Entrepreneurs and the market itself should be deciding who gets capital and who grows. Lowering both personal and corporate taxes would go a long way to achieving the goal of growing large Canadian companies as opposed to government grants and the other incentive programs. For example, lowering both the personal and corporate marginal tax rates could have a significant impact on people’s willingness to continue investing in and growing businesses in Canada. If we had a corporate and personal tax system that is competitive with that of the United States, so that entrepreneurs residing and earning in Canada could thrive here, we would see more companies get to a national and global scale.
How are Canada’s capital markets performing in terms of enabling the emergence of new sectors of our future economy?
Canada actually has a well-developed system of both public and private markets supporting growing companies. In fact, for the emerging sectors in the technology sphere, including the life sciences and artificial intelligence, a lot of the early stage funding is actually coming from the private market. Canadian markets punch way above our weight globally in terms of our ability to provide capital to existing and emerging sectors.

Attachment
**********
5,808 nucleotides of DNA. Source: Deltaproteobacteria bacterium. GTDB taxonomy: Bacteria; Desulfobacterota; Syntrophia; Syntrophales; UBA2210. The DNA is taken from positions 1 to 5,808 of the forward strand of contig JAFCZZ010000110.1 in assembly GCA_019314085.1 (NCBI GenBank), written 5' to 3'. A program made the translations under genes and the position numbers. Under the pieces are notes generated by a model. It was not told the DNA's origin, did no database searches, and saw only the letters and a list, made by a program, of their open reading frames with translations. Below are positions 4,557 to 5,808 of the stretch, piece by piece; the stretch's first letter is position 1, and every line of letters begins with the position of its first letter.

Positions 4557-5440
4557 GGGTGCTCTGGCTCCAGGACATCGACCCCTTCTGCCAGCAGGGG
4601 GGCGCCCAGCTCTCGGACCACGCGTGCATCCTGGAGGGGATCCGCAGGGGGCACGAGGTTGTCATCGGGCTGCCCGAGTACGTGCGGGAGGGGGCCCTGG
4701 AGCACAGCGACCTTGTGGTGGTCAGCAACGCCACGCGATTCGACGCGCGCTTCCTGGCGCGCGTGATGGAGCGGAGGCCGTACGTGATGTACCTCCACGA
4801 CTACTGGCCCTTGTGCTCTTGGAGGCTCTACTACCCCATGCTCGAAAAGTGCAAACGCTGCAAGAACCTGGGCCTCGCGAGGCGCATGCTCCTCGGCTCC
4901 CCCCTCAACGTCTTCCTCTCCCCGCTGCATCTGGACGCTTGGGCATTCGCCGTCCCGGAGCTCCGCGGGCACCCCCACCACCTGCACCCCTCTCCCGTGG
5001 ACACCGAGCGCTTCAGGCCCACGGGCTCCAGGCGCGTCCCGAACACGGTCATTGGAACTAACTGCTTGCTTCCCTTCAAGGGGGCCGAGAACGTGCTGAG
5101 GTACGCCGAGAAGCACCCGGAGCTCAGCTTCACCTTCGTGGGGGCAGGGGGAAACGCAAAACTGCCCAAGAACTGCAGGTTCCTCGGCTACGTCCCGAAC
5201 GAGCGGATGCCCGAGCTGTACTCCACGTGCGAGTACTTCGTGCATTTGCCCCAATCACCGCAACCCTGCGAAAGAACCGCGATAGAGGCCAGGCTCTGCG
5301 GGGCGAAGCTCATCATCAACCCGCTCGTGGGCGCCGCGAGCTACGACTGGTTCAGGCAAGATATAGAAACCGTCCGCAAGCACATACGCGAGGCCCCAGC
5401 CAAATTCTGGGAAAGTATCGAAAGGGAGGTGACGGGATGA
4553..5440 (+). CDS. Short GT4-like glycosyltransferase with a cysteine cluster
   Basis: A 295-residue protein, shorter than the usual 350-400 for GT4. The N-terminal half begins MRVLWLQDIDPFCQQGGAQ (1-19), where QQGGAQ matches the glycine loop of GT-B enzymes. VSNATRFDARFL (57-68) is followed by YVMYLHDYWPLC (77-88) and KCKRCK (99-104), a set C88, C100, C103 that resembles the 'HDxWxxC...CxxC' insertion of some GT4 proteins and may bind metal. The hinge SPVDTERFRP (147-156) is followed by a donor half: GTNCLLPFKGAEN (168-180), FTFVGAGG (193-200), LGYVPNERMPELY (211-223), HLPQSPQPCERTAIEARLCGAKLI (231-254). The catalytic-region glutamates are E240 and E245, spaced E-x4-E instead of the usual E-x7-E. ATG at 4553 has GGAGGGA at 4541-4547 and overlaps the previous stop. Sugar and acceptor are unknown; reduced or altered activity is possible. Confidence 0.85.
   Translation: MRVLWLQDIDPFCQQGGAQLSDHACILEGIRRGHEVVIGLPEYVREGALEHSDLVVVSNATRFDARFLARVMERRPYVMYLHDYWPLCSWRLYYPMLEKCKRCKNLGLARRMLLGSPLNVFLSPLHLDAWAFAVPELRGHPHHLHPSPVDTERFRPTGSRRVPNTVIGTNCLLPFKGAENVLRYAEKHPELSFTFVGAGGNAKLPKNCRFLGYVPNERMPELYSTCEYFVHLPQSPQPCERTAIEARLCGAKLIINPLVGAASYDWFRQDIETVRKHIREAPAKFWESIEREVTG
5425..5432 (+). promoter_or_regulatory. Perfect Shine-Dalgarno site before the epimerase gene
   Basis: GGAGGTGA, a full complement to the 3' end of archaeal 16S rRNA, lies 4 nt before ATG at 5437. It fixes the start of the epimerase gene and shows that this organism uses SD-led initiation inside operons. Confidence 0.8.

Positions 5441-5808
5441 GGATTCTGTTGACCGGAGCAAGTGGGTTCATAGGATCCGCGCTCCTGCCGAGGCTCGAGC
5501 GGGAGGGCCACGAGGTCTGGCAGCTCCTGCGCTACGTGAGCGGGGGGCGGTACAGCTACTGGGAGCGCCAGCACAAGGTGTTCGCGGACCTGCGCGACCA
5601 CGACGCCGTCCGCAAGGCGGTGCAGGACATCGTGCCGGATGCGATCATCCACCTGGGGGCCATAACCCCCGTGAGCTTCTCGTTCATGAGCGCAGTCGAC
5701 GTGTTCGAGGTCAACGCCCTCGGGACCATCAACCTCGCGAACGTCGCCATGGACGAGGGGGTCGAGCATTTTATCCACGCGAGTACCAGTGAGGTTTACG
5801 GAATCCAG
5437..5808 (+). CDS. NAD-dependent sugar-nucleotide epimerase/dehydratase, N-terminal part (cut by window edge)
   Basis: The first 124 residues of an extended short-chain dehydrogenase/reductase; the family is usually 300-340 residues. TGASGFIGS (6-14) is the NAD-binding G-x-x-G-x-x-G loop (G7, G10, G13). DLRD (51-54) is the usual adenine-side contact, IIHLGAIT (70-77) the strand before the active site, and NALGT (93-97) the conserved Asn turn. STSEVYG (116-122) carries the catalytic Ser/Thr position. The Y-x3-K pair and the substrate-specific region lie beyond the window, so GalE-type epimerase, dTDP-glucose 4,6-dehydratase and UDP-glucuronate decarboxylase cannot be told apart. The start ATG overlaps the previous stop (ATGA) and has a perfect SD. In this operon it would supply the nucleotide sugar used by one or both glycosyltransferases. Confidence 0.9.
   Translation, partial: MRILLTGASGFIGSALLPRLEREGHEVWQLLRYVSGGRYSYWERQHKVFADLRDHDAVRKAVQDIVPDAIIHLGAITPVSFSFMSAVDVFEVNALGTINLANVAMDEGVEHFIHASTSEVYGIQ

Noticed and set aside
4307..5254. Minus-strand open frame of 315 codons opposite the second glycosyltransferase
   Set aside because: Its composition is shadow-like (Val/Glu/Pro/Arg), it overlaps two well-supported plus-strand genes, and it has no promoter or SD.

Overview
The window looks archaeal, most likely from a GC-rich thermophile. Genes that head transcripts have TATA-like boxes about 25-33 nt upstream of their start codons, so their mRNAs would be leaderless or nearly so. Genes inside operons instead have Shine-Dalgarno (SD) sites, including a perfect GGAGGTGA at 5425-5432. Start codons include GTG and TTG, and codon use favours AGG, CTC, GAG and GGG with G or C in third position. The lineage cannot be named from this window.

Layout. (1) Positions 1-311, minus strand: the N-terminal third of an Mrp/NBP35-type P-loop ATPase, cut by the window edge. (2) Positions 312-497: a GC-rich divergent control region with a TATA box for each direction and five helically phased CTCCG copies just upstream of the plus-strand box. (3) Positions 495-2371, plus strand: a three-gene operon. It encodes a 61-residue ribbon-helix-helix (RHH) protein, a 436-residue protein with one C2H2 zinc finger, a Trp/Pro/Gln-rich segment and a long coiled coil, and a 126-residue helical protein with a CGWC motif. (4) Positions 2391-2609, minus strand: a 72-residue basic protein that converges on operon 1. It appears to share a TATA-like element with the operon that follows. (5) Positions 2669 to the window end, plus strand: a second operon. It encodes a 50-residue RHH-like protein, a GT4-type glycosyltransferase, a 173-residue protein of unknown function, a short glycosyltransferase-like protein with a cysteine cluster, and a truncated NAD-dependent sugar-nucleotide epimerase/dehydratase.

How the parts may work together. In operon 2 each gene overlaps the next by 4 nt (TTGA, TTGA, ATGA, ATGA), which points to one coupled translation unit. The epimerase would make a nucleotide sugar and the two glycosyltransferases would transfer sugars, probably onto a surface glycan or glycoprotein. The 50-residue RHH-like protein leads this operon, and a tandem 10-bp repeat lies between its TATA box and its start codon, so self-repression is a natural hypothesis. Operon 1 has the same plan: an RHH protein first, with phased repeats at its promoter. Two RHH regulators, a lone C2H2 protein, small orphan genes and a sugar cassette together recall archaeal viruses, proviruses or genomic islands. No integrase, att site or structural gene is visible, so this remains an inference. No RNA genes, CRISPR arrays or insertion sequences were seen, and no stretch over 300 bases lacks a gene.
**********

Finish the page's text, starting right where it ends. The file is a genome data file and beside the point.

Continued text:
“Canadian markets punch way above our weight globally in terms of our ability to provide capital to existing and emerging sectors.”
When the cannabis companies listed on the public markets in the spring of 2014, the Canadian Securities Exchange (CSE) embraced this new industry aggressively. That was certainly appreciated by the entrepreneurs in the space, and we were rewarded with a major franchise in the cannabis industry. Those companies, for many reasons, could not access other forms of investment that are open to typical start-up organizations. They had to turn to the public equity markets to raise the growth capital they needed to get the industry under way. Right now, 172 out of 570 of the CSE’s issuers are in the cannabis industry, and so they are a significant part of the CSE’s stock list options.